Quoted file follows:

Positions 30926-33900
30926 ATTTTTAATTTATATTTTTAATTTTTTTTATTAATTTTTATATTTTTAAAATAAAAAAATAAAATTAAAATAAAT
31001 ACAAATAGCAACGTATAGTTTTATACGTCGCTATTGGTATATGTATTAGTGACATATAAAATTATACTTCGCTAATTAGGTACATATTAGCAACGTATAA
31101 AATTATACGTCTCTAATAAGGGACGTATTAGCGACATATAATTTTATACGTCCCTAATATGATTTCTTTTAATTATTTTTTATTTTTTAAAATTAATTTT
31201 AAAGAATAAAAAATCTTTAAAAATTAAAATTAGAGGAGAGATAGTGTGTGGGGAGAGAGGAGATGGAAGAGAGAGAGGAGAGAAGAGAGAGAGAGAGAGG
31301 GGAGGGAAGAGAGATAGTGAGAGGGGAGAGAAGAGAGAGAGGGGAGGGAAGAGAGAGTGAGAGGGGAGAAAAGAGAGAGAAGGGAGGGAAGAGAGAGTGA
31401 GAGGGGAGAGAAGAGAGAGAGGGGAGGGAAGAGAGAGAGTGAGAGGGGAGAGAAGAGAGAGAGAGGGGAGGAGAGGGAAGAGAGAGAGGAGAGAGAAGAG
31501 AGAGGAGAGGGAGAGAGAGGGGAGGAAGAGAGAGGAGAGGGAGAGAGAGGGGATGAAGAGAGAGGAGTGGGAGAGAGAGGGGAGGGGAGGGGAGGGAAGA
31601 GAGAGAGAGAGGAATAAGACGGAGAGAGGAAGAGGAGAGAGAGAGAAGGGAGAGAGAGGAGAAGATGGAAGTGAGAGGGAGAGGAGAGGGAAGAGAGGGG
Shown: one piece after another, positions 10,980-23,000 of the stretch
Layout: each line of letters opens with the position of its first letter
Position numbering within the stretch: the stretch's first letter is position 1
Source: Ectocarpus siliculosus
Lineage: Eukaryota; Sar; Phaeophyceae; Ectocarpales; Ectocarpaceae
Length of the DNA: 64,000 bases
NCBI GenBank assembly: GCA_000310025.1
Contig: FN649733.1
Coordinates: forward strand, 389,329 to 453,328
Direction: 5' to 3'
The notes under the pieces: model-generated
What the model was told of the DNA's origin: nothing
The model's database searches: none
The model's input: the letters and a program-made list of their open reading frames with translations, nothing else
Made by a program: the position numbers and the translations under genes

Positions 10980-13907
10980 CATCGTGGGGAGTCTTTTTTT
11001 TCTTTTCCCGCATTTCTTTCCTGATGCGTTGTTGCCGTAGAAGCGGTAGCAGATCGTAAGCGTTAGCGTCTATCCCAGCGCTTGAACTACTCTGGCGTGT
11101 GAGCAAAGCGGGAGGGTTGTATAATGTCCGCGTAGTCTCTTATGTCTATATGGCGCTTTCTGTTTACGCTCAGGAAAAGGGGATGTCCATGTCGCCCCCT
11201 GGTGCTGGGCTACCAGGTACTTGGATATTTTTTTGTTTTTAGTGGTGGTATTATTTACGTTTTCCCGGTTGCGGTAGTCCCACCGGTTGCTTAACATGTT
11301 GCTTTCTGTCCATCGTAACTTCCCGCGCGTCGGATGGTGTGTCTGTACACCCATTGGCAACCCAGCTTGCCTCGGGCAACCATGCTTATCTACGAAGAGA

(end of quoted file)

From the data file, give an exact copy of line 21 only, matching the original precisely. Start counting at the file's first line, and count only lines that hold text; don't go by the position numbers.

What the model was told of the DNA's origin: nothing